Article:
Surprisingly and unexpectedly someone did come along. Axle soon will be leaving the farm, literally going to greener pastures with a large (very large) show and commercial meat herd. Axle will be doing the job he was meant to do, herdsire and breed. And is very possible the new owners may show him.

March 11, 2009

Not Heaven's Scent

The guardian dogs were pitching a fit last night. All 4 of them, usually it is only the 2 Great Pyrenees that patrol and sound off all hours of the night.
I have almost become conditioned to sleep through their nightly howls and barks. But I knew something was up at 3:00 a.m. when all 4 of the dogs were seemingly disturbed and doing some heavy duty barking.
I was debating if I should go and check out the situation. Listening to them I could actually tell it was not their knock down drag out serious, I mean business bark. It was more or less a get the heck out of here bark like they throw at the neighbors dogs when they wander over. Including a few of the same growls as if a barn cat was trying to eat out of their feed bowls just thrown in for good measure. The only reason I moved from my comfy covers was due to their being so close to the house.
Not 2 seconds after I decided to step into my houseshoes, down the hall and open the door did the most ill smelling, foul, disgusting stench fill the house. A SKUNK! The darn dogs had cornered a skunk up close to the house.
"OH GAG" takes on a new meaning and is not even close to how ill the smell can make a person.

March 10, 2009

Beau’s Pneumonia - For Joanna

He was an adoption from a large Fiber Farm 2 years ago and was buck wild when we got him. The poor little guy was a shy little fellow, a loner, low man on the herd totem pole and was constantly being picked on. Always stood away from the main herd, waited until everyone else ate and drank before he would indulge. He never would rush the gate when I entered and definitely did not want hugs and pets like everyone else. Over time he had settled down to where he didn’t run from me, though did not let me walk directly up to him. I could get my hands on him when I would sit with cookies as treats for everyone. Just had to bribe him to get close.
When a goat is like Beau, stands off away from the main herd and secluding himself is his normal behavior, it becomes very hard to notice a change in his health. I feel responsible for not catching his illness quicker.
He was seemingly normal one day, the next day I was outside working in the area of the Angora paddock when I heard him cough a couple of times. Coughing can sometimes be nothing (change in type of hay can cause a cough, allergies also can cause a cough) sometimes it can be something (worm load, cold or pneumonia). We checked his temperature - it wasn’t abnormal. He was due for his yearly vaccinations next week, so we went ahead and vaccinated, dewormed him etc. while we had him in hand.
We turned him back out, but I noticed he was still had a cough a day later. We again pulled him out of the main herd. He had developed a clear nasal drainage. So we started him on the antibiotic we had on hand. After a 3 day treatment of our meds, the cough had stopped, though he still had a slight nasal discharge and I thought he sounded a bit wheezy and congested in breathing.
We took him to the vet;he had a slightly elevated temp. The vet ran a couple of blood tests, said he was not anemic (means he was not ill from a worm load) and felt it was respiratory (pneumonia). The antibiotic we were giving must not have touched the problem Beau had. The vet gave us a prescription antibiotic, a better broad-spectrum antibiotic. That day we started Beau on that round of prescription meds, on the second day we thought Beau was sleeping, but he had passed away.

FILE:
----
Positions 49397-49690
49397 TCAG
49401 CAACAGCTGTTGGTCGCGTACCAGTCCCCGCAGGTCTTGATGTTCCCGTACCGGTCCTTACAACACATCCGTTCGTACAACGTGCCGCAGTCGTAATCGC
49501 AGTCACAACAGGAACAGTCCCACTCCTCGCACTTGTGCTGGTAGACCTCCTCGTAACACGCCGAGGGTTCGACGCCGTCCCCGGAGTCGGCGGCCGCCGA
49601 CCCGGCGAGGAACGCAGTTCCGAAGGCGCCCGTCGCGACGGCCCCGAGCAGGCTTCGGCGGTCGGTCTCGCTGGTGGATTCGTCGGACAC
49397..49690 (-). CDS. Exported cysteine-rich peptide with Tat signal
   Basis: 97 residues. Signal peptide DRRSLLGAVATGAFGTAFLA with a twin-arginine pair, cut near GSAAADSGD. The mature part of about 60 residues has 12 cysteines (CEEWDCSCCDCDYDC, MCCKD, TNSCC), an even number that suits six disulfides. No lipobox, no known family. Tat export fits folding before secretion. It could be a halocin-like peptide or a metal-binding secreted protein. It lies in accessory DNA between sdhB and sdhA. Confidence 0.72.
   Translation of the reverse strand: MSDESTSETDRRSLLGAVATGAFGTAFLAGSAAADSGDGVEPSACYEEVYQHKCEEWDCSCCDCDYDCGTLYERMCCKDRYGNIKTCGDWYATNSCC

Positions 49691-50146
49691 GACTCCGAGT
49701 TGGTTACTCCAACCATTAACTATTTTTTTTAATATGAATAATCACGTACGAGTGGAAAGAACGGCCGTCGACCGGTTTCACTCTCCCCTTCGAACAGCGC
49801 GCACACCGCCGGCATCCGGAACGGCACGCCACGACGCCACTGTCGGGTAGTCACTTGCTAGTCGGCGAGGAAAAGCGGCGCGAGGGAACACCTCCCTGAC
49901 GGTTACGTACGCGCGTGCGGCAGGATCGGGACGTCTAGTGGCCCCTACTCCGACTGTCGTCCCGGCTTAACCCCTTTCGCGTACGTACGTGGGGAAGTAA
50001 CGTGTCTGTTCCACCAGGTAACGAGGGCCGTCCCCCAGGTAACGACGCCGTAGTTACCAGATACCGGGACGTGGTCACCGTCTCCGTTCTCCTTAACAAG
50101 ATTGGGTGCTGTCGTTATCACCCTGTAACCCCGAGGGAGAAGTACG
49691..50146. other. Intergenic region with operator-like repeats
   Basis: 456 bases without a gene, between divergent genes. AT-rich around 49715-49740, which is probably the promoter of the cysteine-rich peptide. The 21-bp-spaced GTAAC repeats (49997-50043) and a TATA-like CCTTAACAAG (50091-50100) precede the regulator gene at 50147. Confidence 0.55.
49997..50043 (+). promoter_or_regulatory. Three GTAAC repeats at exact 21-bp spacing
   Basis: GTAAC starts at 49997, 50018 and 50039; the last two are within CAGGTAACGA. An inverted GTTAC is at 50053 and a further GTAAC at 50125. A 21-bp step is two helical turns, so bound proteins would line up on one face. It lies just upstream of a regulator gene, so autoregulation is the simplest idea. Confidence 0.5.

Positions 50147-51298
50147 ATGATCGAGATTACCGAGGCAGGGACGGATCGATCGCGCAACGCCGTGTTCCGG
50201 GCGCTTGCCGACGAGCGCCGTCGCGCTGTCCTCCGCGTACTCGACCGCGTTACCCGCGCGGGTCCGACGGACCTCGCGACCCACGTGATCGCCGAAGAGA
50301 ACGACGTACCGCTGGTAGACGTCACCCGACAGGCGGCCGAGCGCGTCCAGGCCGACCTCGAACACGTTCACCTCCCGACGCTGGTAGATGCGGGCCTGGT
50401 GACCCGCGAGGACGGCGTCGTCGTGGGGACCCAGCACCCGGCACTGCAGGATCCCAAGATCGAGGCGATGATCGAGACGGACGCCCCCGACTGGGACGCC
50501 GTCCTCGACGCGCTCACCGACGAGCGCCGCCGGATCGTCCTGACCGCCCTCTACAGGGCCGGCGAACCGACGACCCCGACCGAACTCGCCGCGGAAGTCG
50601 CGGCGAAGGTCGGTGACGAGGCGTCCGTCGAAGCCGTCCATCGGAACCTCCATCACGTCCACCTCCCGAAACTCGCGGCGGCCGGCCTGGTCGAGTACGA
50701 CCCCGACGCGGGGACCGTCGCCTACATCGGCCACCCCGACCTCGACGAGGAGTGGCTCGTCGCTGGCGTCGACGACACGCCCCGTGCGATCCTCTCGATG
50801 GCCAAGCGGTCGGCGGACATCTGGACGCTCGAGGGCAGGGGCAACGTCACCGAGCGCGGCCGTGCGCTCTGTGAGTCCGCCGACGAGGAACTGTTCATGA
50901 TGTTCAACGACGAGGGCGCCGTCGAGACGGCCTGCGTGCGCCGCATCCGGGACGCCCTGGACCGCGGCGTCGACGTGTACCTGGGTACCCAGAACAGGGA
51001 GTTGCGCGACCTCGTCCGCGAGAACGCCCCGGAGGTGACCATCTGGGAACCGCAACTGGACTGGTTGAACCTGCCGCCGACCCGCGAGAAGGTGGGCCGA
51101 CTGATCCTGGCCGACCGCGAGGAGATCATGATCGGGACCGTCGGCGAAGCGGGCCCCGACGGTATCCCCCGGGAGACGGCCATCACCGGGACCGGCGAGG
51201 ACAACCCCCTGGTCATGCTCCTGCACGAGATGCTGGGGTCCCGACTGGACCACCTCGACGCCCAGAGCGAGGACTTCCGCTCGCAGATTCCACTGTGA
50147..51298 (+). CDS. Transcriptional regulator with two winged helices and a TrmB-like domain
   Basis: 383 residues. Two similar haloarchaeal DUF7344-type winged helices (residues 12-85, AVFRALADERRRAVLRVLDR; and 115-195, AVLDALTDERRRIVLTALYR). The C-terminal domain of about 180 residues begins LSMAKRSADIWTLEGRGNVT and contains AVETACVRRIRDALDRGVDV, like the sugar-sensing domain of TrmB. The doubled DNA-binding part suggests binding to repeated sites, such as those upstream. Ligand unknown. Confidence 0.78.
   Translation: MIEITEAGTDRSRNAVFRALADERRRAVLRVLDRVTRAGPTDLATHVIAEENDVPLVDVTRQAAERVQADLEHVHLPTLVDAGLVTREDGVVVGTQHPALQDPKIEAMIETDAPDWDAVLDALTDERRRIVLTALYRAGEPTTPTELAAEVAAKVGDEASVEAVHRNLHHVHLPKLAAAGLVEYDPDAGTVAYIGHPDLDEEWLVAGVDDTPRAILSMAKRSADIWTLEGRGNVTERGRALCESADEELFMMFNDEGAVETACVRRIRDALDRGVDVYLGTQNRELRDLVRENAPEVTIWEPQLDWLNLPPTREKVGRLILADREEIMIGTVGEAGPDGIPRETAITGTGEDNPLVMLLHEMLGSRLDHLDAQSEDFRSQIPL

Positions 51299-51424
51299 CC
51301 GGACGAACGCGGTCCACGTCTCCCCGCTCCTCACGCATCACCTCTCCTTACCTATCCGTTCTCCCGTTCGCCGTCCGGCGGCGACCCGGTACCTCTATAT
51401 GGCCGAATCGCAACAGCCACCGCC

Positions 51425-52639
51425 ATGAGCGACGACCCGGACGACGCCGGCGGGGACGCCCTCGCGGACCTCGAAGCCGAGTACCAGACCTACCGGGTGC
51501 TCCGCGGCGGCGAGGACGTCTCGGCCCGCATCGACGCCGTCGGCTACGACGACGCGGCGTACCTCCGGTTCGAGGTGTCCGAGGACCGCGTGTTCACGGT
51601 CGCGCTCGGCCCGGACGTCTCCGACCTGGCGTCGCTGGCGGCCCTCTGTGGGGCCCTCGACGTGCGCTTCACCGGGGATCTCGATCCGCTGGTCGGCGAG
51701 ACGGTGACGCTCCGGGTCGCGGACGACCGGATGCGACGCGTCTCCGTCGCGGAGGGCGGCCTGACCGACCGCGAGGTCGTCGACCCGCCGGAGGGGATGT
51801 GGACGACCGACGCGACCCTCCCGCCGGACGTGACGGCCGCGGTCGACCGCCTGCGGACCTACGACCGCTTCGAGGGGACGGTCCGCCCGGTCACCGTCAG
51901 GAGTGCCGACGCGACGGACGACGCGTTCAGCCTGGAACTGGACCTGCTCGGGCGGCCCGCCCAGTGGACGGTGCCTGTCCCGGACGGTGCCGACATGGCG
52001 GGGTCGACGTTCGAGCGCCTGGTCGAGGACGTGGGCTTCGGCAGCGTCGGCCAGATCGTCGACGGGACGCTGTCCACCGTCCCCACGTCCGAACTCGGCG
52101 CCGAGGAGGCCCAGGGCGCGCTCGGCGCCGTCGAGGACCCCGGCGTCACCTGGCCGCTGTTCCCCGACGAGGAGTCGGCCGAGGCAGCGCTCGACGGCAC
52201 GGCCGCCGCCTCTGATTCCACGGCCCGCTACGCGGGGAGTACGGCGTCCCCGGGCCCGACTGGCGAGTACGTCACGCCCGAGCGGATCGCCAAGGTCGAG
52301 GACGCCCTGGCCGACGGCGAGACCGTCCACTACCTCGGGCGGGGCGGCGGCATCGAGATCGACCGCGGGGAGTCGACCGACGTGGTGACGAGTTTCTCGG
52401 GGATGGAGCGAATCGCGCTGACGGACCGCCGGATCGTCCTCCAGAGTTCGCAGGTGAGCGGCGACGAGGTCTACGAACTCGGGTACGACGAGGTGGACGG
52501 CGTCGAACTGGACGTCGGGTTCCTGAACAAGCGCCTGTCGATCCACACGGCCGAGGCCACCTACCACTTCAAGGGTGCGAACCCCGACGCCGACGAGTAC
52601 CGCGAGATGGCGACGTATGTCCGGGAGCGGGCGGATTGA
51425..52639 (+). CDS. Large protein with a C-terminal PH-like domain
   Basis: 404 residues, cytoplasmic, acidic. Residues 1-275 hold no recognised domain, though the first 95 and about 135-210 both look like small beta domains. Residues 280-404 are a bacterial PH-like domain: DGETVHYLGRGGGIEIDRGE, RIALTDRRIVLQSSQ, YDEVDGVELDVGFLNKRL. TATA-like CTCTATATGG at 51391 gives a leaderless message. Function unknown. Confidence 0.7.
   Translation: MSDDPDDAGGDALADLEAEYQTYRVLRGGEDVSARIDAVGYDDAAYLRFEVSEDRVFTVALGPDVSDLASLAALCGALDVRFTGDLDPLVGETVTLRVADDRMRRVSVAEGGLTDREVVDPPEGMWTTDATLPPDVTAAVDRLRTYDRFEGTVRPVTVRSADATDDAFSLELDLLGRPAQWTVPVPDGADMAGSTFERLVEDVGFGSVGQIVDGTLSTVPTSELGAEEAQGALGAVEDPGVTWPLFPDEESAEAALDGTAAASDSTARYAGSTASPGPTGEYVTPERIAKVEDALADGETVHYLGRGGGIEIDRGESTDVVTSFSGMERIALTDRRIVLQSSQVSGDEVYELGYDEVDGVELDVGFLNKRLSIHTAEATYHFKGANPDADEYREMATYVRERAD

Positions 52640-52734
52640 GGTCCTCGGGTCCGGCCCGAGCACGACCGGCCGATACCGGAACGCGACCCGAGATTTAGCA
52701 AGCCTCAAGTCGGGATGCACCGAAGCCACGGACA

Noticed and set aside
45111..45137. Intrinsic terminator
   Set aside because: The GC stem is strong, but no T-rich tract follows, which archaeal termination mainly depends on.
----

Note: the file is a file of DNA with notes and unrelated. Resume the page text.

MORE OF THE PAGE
Over the years of owning goats I have found that if a goat is ill, it can and will go down quickly. One day they are seemingly fine, the next they are down. I also find that some goats have a strong will to live and others may just not want to fight.
I have dealt with different goat illnesses such as Coccidiosis, Listeriosis, Enterotoxemia, Goat Polio, Pneumonia – different goats can and do react differently to the same treatment. Some recover, some do not.
We also try to avoid using antibiotics. With Beau we felt it was life-threatening situation so we did use antibiotics plus when I was at the point I did not know what to do to help him we took him to the vet. The medication the vet prescribed was $75.00 for the bottle. The office visit was $30. No it was not a waste of $100.00 because I feel in my heart I did all I could do to save his life. I just wish I could or would have noticed something sooner indicating he was ill.
Not long ago I mentioned our crazy weather pattern, being in the 70’s one day and freezing rain and snow the next. I jinxed it…I said it’s a wonder everyone didn’t catch pneumonia. :-(
Beau was also the last of the "untouchables". I refuse to have another goat that is not hand tame.

March 8, 2009

This, That & The Other

On a good note today...Today is his birthday, my sweet baby boy is 30 today. Happy, Happy Birthday baby!

Elly the stray dog that showed up at the house has now been placed in a wonderful new home. An elderly couple, friends of the family were looking for a pet. They adopted Elly.

I would like to welcome all the new visitors and welcome Tonia a new follower to the blog. Thanks for visiting.

Sadly, we say good bye to Beau our colored Angora wether. Beau developed pneumonia and we could not save him.

We will miss you little guy.

Hope everyone has a blessed Sunday.

March 6, 2009

Throw Open the Windows

Our weather is simply gorgeous!

Be Green - Line Dry :-)

On The Calendar for March
Watch the weather
Start spring clean up - cut downed trees that fell during winter storms off of fence line, mend fence.
Start garden plants from seed
Begin shearing, yearly vaccinations and hoof trimming
Add new piglets and poultry

March 4, 2009

Leaky Washer and Spring Cleaning